'Global vaccination rates testify to vaccine inequity,' writes Reddy.
The emergence of Omicron, as the latest COVID virus variant of concern (VOC), has brought into sharp focus the consequences of global vaccine inequity as well as the discriminatory practices that have been directed at southern African countries.
High income countries procured and consumed high volumes of COVID vaccines, administering booster shots to their adult populations and initiating child vaccination, even as a minuscule proportion of adults have been vaccinated in Africa.
Now, they have imposed travel restrictions on several African countries, at the very first reported sighting of a new variant in that region.
It is not surprising that VOCs emerge in grossly under-vaccinated populations, which also have a high prevalence of immunocompromised persons such as those with HIV infection.
It is in the nature of viruses to increase their transmissibility through new mutations.
Long stay within the bodies of infected persons, whose low levels of immunity do not permit them to overcome the virus soon, gives the virus time to experiment with several mutations.
Of the variants that emerge, those whose features confer an advantage for species propagation will survive longer and spread farther. That is the logic of evolutionary biology, which guides the behaviour of viruses.
AFRICA VS WESTERN NATIONS: AN ABYSMAL CONTRAST
Western governments know this well. The Alpha variant, first of the VOCs, had emerged in a British immunocompromised person who was chronically infected with the ancestral COVID virus. This gave the virus a long time to replicate often and evolve in the process.
Booster shots were also originally scheduled for the elderly and immunocompromised persons in the population, both to protect them against lethal disease and also reduce the probability of worrisome variants emerging.
However, Israel set the trend for administering booster shots to all persons above 12 years of age. USA followed suit and European nations will emulate.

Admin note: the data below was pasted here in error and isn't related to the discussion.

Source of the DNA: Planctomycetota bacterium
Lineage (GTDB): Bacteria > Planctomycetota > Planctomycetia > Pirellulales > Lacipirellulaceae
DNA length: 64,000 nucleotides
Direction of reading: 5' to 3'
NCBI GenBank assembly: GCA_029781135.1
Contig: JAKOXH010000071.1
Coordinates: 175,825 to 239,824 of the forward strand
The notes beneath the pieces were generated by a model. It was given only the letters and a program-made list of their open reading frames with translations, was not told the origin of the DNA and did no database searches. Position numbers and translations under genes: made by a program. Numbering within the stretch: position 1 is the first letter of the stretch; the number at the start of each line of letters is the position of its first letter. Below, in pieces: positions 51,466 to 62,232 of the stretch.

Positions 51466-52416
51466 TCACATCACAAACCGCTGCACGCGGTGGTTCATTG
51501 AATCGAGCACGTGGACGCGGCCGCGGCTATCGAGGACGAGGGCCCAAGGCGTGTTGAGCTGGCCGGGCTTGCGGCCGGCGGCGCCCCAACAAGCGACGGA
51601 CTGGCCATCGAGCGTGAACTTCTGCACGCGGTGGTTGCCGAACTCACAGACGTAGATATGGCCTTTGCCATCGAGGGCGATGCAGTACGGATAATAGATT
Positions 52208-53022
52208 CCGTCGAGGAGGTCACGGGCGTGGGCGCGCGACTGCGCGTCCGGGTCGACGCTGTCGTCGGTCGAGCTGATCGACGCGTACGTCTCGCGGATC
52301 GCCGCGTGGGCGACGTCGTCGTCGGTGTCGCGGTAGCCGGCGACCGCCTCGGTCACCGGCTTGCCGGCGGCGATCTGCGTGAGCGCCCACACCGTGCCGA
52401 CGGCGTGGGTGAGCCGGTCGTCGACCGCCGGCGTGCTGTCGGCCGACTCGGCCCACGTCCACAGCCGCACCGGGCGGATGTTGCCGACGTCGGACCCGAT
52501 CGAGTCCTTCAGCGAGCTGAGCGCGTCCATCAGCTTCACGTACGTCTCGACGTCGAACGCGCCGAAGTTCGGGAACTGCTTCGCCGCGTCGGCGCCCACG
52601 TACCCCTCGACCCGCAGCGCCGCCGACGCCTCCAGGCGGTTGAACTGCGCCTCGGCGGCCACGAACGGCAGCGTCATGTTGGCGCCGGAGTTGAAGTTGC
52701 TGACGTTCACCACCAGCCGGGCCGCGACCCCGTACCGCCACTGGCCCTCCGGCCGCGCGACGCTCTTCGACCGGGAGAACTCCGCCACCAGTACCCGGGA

Hoarding and high consumption of vaccines by western nations has contrasted sharply with abysmally low levels of vaccination in Africa, where less than 10 percent of adults are fully vaccinated. Indeed, global vaccination rates testify to vaccine inequity.
While 66 percent of persons in high-income countries are fully vaccinated, only 2.5 percent of people in low-income countries are similarly covered.
Till recently, 147 vaccine doses were administered per 100 people in high income countries, contrasting with seven doses in low income countries.
Vaccine supply to Africa, via the COVAX facility was constrained, delayed, and uncertain in delivery schedules. Vaccines reached some countries so close to expiry date that stocks had to be destroyed.
Africa contributed to COVID vaccine trials but did not benefit from assured supply of successful vaccines at affordable prices.
The proposal for patent waivers to enable domestic production, tabled at the World Trade Organisation by South Africa and India, has been opposed by European countries protective of Big Pharma.
AMID CALLS FOR GLOBAL SOLIDARITY, THE TRIUMPH OF VACCINE NATIONALISM
Despite proclaimed allegiance to global solidarity and lofty statements that no country is safe till every country is safe, vaccine nationalism prevailed and Africa was unsupported.
This was bound to have serious consequences. In a commentary on booster doses, published in The Lancet in October 2021, I wrote: